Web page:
My colleagues work computer running Windows 10 began to lose Internet access from time to time (once in 2-3 days with the Limited connection status in the tray). When running the Network Diagnostics wizard (started by clicking the icon of the network connection with an error or from Settings -> Update & Security -> Troubleshoot -> Run the Internet Connections troubleshooter), a typical error appears: One or more network protocols are missing on this computer.
Windows Sockets registry entries required for network connectivity are missing.
My colleague usually solved this problem by restarting Windows, after which he could access the Internet for some time. But in a couple of days the issue came back. Recently he has asked me for help to fix the missing network protocol error.
If such a floating problem occurs, it is usually recommended to start with the simple things: reset TCP/IP and Windows Sockets settings. If you have set the IP address manually instead of using DHCP, the following commands will reset your network settings. So write down your current IP address, subnet mask, gateway and DNS server settings for your LAN connections.
netsh winsock reset
Sucessfully reset the Winsock Catalog. You must restart the computer in order to complete the reset.
netsh interface ipv4 reset
Resetting Compartment Forwarding, OK! Resetting Compartment, OK! Resetting Control Protocol, OK! Resetting Echo Sequence Request, OK! Resetting Global, OK! Resetting Interface, OK! Resetting Anycast Address, OK! Resetting Multicast Address, OK! Resetting Unicast Address, OK! Resetting Neighbor, OK! Resetting Path, OK! Resetting Potential, OK! Resetting Prefix Policy, OK! Resetting Proxy Neighbor, OK! Resetting Route, OK! Resetting Site Prefix, OK! Resetting Subinterface, OK! Resetting Wakeup Pattern, OK! Resetting Resolve Neighbor, OK! Resetting , OK!
These commands will reset the TCP/IP settings of all network adapters and all processors (Winsock Layered Service Providers) to the default state. Thus, you will delete all third-party handlers that were built in your Winsock stack by any third-party software. The most often antivirus software, sniffers, firewalls or even some viruses integrate their handlers into Winsock network stack.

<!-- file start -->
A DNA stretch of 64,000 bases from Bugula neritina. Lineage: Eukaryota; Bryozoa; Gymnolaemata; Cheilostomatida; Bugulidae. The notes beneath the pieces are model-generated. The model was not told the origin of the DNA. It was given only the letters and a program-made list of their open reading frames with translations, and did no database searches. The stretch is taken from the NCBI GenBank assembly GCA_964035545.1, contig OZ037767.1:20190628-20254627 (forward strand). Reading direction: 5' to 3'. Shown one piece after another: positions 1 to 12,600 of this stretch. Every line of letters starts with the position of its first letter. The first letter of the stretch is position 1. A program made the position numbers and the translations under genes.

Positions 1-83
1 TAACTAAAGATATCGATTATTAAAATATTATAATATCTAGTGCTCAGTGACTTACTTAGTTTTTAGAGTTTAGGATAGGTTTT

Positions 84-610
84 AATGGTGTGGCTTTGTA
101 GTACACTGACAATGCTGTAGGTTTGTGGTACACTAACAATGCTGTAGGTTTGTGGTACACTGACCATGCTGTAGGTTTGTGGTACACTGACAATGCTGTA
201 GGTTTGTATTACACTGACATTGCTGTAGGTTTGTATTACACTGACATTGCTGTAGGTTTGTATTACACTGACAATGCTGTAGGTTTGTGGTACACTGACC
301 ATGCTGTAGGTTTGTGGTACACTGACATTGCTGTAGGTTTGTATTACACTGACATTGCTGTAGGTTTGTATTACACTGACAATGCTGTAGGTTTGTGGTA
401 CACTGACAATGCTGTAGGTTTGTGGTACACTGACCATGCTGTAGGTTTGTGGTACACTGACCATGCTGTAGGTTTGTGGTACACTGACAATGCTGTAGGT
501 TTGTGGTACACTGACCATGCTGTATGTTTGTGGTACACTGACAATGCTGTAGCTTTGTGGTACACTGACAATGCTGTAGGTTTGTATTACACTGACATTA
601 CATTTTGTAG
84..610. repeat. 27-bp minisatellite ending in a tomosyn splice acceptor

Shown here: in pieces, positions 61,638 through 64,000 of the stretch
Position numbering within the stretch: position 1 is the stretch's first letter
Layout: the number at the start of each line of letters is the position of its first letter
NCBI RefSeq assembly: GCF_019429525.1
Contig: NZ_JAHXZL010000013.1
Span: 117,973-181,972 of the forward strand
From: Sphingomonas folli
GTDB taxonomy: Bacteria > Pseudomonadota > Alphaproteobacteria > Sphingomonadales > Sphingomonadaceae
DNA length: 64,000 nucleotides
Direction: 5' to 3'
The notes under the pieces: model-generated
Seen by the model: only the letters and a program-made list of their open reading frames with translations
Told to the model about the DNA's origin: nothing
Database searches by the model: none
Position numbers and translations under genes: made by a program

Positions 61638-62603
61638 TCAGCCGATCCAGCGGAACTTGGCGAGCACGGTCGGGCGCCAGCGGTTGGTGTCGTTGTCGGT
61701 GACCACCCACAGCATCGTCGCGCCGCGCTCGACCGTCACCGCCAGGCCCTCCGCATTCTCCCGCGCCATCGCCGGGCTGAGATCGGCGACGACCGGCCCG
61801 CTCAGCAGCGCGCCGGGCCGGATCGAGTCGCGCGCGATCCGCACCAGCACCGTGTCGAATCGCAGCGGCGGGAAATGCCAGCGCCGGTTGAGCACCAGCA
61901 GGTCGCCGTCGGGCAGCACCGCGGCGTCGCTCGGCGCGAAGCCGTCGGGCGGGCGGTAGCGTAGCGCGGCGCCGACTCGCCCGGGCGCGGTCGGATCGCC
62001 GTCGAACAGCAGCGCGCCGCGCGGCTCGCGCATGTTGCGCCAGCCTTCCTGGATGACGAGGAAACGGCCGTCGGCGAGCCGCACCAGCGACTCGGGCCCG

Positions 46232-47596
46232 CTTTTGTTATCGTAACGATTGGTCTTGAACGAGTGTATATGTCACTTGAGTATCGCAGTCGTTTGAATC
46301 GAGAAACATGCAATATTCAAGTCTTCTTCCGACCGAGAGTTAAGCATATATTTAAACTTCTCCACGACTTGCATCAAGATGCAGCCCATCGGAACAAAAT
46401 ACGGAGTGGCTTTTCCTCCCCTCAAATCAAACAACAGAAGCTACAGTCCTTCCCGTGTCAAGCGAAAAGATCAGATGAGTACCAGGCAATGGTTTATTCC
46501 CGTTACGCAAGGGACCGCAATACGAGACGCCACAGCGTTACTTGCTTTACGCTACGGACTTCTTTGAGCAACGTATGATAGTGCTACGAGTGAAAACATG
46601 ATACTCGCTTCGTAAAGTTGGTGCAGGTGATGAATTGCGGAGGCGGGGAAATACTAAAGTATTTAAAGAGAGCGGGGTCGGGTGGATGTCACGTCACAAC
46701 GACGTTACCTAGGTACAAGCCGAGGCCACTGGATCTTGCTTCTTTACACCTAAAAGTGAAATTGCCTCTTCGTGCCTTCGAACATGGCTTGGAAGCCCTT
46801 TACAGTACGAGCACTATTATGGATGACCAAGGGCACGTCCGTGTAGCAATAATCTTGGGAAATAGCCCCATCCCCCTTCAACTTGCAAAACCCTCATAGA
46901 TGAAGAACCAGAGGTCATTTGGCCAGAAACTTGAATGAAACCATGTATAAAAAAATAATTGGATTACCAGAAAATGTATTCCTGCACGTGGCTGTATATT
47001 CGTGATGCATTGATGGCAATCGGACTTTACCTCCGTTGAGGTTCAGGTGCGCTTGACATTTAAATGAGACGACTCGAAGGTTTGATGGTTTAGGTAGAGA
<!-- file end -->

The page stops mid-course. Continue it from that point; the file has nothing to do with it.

After you have run all these commands, reboot your computer and check your Internet connectivity.
If the problem persists, delete the current Windows Sockets settings from the registry.
- Open the Registry Editor (regedit.exe) and go to the registry key HKEY_LOCAL_MACHINE\SYSTEM\CurrentControlSet\Services\WinSock. Backup this registry key by exporting it to a REG file (right-click it -> Export);
- Delete the Winsock reg key (right-click it -> Delete);
- Do the same for the registry key HKEY_LOCAL_MACHINE\SYSTEM\CurrentControlSet\Services\Winsock2.
Then you have to manually reinstall the TCP/IP protocol components.
- Open the properties of your network adapter in the Network Connection management panel (ncpa.cpl) and click Install;
- Select Protocol in the list of components to be installed (Select Network Feature Type);
- Then specify that you want to install the component from the disk and specify the path to the folder: C:\Windows\INF;
- Select Internet Protocol version 4 (TCP/IPv4) in the list of available network protocols and reboot your computer.
When reinstalling TCP/IP components, I came across this error:
Network Connections Could not add the requested feature. The error is: This program is blocked by group policy. For more information, contact your system administrator.
To fix it, you must manually import the following registry keys:
HKLM\SYSTEM\CurrentControlSet\Services\Winsock2 from another computer running the same OS version and build number and apply them on the problem PC.
Import these REG files to the registry and restart your computer. Now try to re-install the TCP/IP protocol. (If there is no other way, you can use your winsock registry key backed up earlier, but it is better to use clean ones.)
In the properties of your network connection, check if it is configured to get the dynamic IP address and DNS server settings or specify the IP address and DNS servers manually (in my case, static IP settings are cleared after reset). You can use the following static Google DNS server addresses for a home computer:
Click on the Advanced button here and in the WINS tab disable LMHOSTS lookup and NetBIOS over TCP/IP. These network protocols are outdated and you do not need them in modern networks.
After that the error of “one or more network protocols are missing” disappeared in Windows 10. If it did not help you, I would recommend to reinstall (update) your NIC drivers. They may also cause this problem.